I Am Number Four Review: Four-mulaic
I AM NUMBER FOUR (12A): On General Release Wednesday 22nd February
With the colossal shadow of Twilight hanging over every teen sci-fi/fantasy film likely to be released in the next few years, comparisons to Stephanie Myer’s vampire odyssey are inevitable. On the surface, that seems justified – both involve a social outcast that becomes romantically involved with a handsome teen with superpowers and both feature a cast that wouldn’t look out of place in an issue of Vogue.
But while Twilight had every female teen in the land swooning over R-Patz (or Taylor Lautner – the choice is yours) and was saturated with enough slushy romance for an entire bookcase worth of Mills and Boon novels, I Am Number Four is at its heart about identity and belonging.
Alex Pettyfer (Tormented) stars as John, a teenage alien who has fled his home world along with eight of his brethren. They’re being hunted to extinction by the Mogadorians, a warlike race bent on conquest and three of the nine have already been killed (a superb opening sequence shows the demise of Number Three).
Travelling with his protector Henri (Timothy Olyphant), who also doubles as a surrogate father figure, he’s constantly on the move. His travels bring him to the small town of Paradise, Ohio where he falls for Sarah (Glee’s Diana Agron), a loner photographer, and befriends geeky UFO enthusiast Sam (Callan MacAuliffe). Deciding that he’s had enough of running now that he has something to fight for, Number Four stands his ground against the invading Mogadorian forces aided by the timely arrival of the ass-kicking Number Six (Teresa Palmer).
The first two thirds of the movie could be from any high school drama series you’d care to name. Number Four juggles the difficulties of being the new kid at school whilst appeasing his fake dad and concealing his emerging superpowers (something familiar to anyone that’s seen Smallville and will no doubt be tackled again in the forthcoming Spider-Man movie). It’s here where I Am Number Four sags, splashing around in the shallow waters of generic teen romance and lightweight high school drama that’s been done to death; 20 minutes could have been shaved off without consequence.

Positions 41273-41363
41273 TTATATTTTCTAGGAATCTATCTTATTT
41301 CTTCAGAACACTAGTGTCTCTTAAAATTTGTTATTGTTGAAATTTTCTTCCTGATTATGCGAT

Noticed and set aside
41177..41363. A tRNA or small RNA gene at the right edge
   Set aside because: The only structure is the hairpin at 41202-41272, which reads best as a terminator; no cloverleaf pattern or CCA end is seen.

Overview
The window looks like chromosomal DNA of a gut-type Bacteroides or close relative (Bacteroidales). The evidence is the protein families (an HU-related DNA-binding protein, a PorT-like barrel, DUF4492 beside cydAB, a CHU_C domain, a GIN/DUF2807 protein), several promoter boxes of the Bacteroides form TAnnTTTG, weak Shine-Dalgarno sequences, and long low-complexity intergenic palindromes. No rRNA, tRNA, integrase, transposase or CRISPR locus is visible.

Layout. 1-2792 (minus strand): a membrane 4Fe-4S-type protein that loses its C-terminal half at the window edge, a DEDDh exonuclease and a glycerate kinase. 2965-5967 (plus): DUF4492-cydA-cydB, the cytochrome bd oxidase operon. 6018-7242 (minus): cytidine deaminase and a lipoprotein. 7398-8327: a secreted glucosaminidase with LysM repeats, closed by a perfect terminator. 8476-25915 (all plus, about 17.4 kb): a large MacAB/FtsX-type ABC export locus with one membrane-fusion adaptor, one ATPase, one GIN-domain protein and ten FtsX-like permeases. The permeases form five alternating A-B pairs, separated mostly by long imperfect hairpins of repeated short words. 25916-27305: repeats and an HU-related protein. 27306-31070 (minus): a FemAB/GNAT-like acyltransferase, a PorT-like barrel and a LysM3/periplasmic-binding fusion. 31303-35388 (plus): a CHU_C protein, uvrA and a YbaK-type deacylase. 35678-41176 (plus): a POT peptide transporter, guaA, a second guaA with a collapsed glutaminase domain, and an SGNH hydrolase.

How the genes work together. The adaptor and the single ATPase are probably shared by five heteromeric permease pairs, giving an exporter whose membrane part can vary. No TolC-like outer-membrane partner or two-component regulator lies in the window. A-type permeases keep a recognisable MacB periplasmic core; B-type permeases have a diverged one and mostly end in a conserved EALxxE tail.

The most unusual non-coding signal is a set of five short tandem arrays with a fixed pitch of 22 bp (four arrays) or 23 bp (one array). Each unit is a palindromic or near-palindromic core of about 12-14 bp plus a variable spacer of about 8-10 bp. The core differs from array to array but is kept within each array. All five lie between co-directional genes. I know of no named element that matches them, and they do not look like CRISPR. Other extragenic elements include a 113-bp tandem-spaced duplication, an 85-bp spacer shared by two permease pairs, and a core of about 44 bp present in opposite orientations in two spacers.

Thankfully the film’s third act pushes the mushy teenage romance to one side and introduces Number Six (Teresa Palmer), a deadpan snarker in black leather sure to be the subject of many a teen fantasy for years to come. It’s here director DJ Caruso’s connection with Michael Bay becomes apparent, as four and six defend a high school from the invading Mogadorians, wreaking a path of destruction as they unleash their newfound powers.
There are a few corny sequences cynically designed to tug at heart strings (including a scene with a puppy guaranteed to draw awwws from anyone under 16 and vomit from everyone else), the usual bevy of clichéd dialogue and some thin characterisation (Olyphant in particular is almost transparent) but for the most part, there’s enough frenetic action to keep it an engaging teen popcorn movie.
With the promise of another four aliens to find and with their powers unleashed, the stage is set for an inevitable sequel but if I Am Number Four can capitalise on its strengths and avoid descending into generic mush, this could shape up to be a cracking teen series.
Read our interview with I Am Number Four director DJ Caruso here.